One night, in my earlier years of pastoring in Dubbo, I decided to call on a young man who had recently been baptised. As I approached the front door I heard very loud abusive and threatening language coming from inside. An intense domestic quarrel was obviously in full progress. I concluded that it was not an appropriate time for a house call and started to retreat across the front lawn. To my horror, the dog started barking! Suddenly the porch light came on and the front door opened. There in front of me stood the young man I had come to see – complete with shot gun in hand and a bullet belt over his shoulder. He immediately beckoned me to come in, insisting that I was just the person they wanted to see.
With considerable apprehension, I followed him into the house. Inside was a man lying on the lounge room floor and sitting on top of him was quite a robust-looking woman. Around the perimeter of the room were standing several members of the family. It seems an argument had started and continued to the point where the woman had rushed to the cupboard for the shot gun and bullets, presumably to ensure that she held the balance of power. It was her deep voice I had heard from outside the front door, shouting obscenities and threats at the man she was now sitting on.
Apparently my timing had been perfect. The young man had only just seized the weapon and ammunition when he heard the dog bark. Now he was looking to me to be the peacemaker.
As I stood in the doorway and stared in bewilderment at the scene before me, the young man ushered me in and introduced me as the local pastor. The two on the floor staggered to their feet rather sheepishly. They had both been drinking and looked a bit worse for wear. I suggested that a prayer was in order – I think more for my benefit than theirs. Prayer is always the best answer in a crisis and I figured that I sure had one at the time. As I began to close my eyes she stepped forward and grasped my hand, tears flowing down her cheeks. He joined in by holding her hand and mine too!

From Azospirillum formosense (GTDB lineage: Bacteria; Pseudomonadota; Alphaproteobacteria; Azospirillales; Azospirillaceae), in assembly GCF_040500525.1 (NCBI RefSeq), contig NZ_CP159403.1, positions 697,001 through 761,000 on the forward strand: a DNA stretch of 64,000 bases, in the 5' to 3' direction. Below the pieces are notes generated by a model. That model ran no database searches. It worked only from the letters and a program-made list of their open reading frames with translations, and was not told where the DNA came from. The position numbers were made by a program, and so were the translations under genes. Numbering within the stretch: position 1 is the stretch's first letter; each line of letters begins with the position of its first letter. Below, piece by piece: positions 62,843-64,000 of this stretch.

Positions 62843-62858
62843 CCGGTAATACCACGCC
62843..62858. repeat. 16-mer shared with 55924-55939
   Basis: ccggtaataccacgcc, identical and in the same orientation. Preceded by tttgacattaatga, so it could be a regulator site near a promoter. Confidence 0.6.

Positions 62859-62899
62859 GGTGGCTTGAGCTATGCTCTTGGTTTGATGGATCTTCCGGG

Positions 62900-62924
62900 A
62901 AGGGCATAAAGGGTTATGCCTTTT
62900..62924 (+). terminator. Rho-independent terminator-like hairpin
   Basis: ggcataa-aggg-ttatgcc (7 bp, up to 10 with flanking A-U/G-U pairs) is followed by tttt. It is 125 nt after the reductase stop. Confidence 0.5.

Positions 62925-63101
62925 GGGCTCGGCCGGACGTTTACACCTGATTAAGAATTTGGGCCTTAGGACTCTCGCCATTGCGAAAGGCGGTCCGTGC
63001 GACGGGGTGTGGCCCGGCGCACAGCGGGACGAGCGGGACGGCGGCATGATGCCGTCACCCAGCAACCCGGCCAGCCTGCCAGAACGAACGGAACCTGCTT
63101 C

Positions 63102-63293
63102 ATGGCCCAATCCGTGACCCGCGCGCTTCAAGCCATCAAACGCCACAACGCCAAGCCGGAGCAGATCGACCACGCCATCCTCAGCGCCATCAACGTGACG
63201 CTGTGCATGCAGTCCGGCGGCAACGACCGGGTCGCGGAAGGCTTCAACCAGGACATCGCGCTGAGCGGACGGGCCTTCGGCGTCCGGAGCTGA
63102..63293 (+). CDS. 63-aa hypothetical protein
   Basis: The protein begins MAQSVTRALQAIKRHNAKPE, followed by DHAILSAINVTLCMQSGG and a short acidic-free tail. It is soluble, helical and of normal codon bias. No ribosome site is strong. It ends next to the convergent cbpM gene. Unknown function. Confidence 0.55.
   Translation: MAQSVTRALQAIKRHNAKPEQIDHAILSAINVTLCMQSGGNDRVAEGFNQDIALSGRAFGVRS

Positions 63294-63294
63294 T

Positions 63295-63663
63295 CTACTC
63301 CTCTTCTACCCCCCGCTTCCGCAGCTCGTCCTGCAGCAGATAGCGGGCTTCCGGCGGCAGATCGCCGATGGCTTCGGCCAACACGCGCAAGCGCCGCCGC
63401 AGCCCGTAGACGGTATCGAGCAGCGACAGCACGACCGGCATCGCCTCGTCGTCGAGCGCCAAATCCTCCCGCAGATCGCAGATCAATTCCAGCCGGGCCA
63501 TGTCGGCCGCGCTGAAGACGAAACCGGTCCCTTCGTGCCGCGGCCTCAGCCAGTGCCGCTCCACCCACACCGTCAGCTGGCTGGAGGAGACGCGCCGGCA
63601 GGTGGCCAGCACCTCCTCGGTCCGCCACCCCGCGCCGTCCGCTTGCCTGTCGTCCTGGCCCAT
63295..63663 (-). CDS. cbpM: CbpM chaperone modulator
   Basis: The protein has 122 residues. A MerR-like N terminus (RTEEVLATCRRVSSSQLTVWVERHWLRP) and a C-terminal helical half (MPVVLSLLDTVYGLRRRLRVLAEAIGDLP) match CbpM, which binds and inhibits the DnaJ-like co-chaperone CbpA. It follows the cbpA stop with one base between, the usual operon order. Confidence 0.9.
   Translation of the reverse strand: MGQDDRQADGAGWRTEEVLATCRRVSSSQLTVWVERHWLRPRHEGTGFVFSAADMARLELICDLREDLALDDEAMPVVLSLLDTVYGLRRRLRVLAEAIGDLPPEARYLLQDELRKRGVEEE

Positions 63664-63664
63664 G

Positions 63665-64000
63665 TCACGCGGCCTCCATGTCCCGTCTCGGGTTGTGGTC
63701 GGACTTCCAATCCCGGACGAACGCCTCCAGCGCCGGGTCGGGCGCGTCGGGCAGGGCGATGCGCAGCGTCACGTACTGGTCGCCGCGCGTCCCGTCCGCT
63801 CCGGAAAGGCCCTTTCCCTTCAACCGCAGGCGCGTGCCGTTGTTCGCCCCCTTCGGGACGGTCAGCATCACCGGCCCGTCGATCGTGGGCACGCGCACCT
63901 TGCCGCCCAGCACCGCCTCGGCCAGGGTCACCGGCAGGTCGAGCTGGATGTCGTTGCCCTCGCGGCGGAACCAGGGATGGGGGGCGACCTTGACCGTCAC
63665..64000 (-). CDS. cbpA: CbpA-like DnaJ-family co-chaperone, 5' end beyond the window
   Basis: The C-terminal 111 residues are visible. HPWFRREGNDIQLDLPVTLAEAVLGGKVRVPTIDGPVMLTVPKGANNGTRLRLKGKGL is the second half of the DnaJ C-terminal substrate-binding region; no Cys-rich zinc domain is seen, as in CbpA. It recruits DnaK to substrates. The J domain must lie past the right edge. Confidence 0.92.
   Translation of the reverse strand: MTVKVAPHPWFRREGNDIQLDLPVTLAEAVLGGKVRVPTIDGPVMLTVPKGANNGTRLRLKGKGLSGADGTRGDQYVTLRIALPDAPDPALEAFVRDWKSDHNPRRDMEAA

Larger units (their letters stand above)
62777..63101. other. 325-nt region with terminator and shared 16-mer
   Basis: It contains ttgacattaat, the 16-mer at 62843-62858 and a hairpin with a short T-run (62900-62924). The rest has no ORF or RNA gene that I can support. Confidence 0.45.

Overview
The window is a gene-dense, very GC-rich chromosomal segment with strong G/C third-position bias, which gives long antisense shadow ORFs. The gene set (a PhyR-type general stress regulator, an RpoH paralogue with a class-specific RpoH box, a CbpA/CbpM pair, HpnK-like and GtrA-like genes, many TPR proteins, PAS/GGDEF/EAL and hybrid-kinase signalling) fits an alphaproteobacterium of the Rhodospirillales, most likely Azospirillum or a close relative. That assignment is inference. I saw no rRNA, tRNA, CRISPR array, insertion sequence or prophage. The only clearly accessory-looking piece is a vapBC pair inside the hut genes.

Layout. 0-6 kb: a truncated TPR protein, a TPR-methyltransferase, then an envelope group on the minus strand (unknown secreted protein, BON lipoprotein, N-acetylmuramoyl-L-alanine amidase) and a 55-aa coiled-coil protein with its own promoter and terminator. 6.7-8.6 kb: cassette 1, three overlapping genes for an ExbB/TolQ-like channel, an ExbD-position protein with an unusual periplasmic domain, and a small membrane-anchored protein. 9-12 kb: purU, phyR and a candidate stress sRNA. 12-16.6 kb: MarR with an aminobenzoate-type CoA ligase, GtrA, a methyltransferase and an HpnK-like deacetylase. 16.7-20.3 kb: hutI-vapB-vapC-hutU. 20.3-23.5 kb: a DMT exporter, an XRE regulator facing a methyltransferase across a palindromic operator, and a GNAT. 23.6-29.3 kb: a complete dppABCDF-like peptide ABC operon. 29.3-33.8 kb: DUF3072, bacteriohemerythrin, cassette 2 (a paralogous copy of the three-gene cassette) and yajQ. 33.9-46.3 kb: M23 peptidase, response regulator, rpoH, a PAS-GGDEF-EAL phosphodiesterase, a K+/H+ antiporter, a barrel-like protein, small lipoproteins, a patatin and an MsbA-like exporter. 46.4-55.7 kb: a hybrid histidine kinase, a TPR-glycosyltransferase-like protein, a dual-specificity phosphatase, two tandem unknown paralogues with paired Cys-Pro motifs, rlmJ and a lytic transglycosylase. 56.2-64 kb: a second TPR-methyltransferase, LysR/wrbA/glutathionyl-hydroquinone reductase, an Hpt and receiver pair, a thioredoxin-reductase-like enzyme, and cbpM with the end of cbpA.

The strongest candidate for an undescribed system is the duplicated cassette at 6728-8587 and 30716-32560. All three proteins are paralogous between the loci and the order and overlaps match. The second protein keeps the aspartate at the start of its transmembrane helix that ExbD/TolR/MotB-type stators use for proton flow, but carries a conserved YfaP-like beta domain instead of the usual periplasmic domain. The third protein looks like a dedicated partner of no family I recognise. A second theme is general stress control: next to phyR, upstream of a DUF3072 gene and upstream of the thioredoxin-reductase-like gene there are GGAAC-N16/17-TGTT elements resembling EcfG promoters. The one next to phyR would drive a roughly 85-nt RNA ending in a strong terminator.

So, there we were, standing in a circle, holding hands in the middle of the battlefield, eyes closed, praying to God, surrounded by the neutral observers holding the confiscated weapons. Lord, I thought to myself, “blessed are the peacemakers, for they shall be called the children of God.” (Matthew 5:9) I said a prayer and then spoke a few words of general encouragement and made a fairly hasty exit as a cease-fire seemed to have been established.
The true significance of that Scripture which had come to mind was not fully realised until several years later when that same woman came along, was baptised by full immersion and wonderfully filled with God’s Spirit speaking in tongues as the scriptural evidence. At that point, she had made her peace with God. Blessed indeed are the peacemakers.
“Blessed – enjoying enviable happiness, spiritually prosperous [that is, with life-joy and satisfaction in God’s favour and salvation, regardless of their outward conditions] – are the makers and maintainers of peace, for they shall be called the sons of God!” – Matthew 5:9 (Amplified Bible)
“Now then we are ambassadors for Christ, as though God did beseech you by us: we pray you in Christ’s stead, be ye reconciled to God.” – 2nd Corinthians 5:20